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Adair County, Missouri

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  • Blanche Mansfield (1909 - 2005)
    Note: She may not have been buried in this cemetery. Her name is on the stone, so unless someone knows where she is buried, this is where she shall be.
  • Private (1899 - 1987)
  • John Cody (1895 - 1980)
  • Anna Ellen "Nellie" Cody (1899 - 1918)
    Daughter of George & Bridget Ludden Cody.
  • Joseph Michael Cody (1897 - 1966)
    Occupation: Retired Santa Fe Employee MO d/c 66-0022667 1920 United States Federal Census Name: Joseph M Cody Age: 21 Birth Year: abt 1899 Birthplace: Missouri Home in 1920: St Louis Ward 23, St Loui...

This project is for those that were born, lived, and died in Adair County, Missouri.

Official Wesbite


The first permanent settlement in Adair County began in 1828. Many of the first settlers were from Adair County in Kentucky, for which the Missouri county was named. The county in Kentucky was named for John Adair, a respected Governor of Kentucky. This was 25 years after the Louisiana Purchase, seven years after Missouri was granted statehood, and four years after the Sac and Fox Native American tribes surrendered their claims to the land. The original settlement was called "Cabins of White Folks," or simply, "The Cabins," and was located six miles west of present-day Kirksville along the Chariton River.

The Big Neck War: In July 1829, a large party of Iowa (or Ioway) Native Americans, led by Chief Big Neck, returned to their former hunting grounds in violation of treaty. One of the Ioway's dogs killed a pig, and some tribe members threatened (or insulted, according to some sources) the white women. The settlers sent messengers south to Randolph and Macon counties asking for help. Captain William Trammell responded with a party of some two dozen men to help. By the time of their arrival, the Ioways had left the area and moved up the Chariton into what is now Schuyler County. Trammell's force, augmented by several of the men from The Cabins, pursued and engaged the Ioway at a place called Battle Creek, killing several Native Americans including Big Neck's brother, sister-in-law, and their child. The Trammell party lost three men in the skirmish, including Captain Trammell himself, and one additional casualty died of his wounds shortly afterward. The surviving whites returned to the cabins, collected the women and children, and headed south for the Randolph County settlement of Huntsville. Later, a group of militia under General John B. Clark pursued and apprehended Big Neck and his braves, capturing them in March 1830. Several of them soon escaped from jail and fled to the current state of Iowa; however, Big Neck himself and the remainder were put on trial by a grand jury convened in Randolph County. The jury found on March 31, 1830 that: "After examining all the witnesses, and maturely considering the charges for which these Iowa Indians are now in confinement, we find them not guilty, and they are at once discharged." The acquittal of Big Neck seemed to have brought the war to a peaceful, if uneasy, conclusion. A few months later, white settlers returned to The Cabins in greater numbers than before, and this time to stay permanently. The outbreak of the Blackhawk War in 1832 again caused consternation among the early settlers although all fighting was hundreds of miles away in present-day Illinois and Wisconsin. To ease fears in the area, militia units were dispatched and two small forts were constructed. One, Fort Clark, was located on high ground adjacent to The Cabins. Several miles to the northeast, another detachment of troops established Fort Matson. After months of no hostile Native American activity in the Adair County area, both forts were abandoned. The site of Fort Clark is now marked by a large boulder and plaque, while the Fort Matson site was later the location for a church and its name corrupted to Fort Madison (not to be confused with the Iowa city). The Fort Matson/Madison Cemetery still remains.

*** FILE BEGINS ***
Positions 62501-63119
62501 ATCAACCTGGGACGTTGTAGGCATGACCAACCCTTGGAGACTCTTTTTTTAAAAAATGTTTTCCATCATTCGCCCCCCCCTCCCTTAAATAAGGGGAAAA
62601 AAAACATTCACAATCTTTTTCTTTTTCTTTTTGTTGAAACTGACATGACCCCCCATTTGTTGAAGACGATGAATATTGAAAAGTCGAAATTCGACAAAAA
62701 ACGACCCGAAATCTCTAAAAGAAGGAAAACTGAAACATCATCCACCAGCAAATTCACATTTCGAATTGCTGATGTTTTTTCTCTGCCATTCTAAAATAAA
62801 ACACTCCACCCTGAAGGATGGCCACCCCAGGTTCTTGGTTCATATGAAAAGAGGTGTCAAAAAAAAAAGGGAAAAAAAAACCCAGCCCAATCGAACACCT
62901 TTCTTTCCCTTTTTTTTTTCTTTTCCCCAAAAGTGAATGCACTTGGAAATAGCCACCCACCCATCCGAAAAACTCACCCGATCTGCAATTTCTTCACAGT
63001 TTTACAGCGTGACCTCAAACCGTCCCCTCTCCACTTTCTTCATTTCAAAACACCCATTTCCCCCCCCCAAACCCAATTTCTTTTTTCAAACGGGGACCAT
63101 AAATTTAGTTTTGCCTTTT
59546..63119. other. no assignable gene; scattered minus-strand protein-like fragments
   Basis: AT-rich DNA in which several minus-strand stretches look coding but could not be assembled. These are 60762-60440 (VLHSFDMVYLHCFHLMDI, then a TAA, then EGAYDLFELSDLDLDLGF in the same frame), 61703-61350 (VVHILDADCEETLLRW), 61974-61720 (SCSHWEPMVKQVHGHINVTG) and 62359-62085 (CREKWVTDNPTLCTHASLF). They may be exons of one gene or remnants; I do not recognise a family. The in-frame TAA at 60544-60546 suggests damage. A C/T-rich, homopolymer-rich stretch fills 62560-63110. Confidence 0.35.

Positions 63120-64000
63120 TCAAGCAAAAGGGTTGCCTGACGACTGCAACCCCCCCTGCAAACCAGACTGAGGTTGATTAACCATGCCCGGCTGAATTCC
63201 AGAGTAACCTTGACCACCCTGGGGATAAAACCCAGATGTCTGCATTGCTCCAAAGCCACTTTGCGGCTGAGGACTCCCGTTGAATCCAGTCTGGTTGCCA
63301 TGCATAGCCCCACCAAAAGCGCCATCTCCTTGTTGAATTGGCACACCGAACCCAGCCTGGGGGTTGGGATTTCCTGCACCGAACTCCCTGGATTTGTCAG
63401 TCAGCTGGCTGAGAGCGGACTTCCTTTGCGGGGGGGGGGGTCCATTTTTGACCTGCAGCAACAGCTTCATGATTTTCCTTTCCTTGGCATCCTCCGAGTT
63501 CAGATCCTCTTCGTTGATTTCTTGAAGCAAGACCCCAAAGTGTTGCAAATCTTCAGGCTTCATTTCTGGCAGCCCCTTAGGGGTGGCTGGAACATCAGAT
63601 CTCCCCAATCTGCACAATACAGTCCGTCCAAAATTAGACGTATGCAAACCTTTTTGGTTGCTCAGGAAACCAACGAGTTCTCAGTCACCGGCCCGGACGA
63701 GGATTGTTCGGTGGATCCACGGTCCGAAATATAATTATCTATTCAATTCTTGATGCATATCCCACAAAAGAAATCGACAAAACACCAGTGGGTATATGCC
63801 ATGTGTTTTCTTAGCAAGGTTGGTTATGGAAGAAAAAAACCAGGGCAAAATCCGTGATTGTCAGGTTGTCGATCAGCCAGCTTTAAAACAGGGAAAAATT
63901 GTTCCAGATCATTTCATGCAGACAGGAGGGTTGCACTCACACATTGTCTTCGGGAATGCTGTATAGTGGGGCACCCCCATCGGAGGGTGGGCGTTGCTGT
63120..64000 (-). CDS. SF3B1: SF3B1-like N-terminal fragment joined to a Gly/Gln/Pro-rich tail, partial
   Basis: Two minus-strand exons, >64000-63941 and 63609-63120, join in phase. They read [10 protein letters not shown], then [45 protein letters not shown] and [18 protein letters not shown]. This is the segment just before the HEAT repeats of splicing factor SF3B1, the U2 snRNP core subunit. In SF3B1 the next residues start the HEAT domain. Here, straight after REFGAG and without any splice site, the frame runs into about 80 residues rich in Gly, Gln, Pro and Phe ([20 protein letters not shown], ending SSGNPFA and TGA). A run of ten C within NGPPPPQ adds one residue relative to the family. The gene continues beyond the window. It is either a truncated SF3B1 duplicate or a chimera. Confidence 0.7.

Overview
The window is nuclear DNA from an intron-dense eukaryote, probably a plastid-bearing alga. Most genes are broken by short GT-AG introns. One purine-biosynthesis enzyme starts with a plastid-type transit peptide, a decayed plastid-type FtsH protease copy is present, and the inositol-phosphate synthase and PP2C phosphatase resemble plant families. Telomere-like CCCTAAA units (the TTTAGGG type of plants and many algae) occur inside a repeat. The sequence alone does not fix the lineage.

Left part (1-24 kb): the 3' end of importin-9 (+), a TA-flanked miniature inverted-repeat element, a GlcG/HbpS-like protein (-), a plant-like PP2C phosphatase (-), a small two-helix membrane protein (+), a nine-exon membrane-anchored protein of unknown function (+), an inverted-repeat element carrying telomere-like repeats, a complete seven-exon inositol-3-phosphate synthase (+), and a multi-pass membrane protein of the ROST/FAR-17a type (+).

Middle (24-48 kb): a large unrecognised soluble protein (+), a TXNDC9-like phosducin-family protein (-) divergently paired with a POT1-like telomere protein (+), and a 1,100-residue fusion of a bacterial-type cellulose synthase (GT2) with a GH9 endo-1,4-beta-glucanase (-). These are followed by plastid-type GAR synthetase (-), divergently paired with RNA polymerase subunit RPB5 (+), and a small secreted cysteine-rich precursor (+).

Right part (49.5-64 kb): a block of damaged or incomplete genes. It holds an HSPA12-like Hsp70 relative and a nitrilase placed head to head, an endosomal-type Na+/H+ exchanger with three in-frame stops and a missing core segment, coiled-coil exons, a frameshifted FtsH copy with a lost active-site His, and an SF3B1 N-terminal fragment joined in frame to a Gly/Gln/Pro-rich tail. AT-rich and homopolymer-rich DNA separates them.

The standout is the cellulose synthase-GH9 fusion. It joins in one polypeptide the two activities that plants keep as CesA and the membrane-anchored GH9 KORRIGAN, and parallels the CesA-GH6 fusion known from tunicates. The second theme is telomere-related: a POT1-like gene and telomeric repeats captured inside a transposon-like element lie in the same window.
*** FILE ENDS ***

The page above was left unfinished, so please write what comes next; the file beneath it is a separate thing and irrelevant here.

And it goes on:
Cities, Towns and Communities

Cities in blue are projects on Geni.

Adjacent Counties



Cabins Historic District

Adair County Historical Society

National Register of Historic Places

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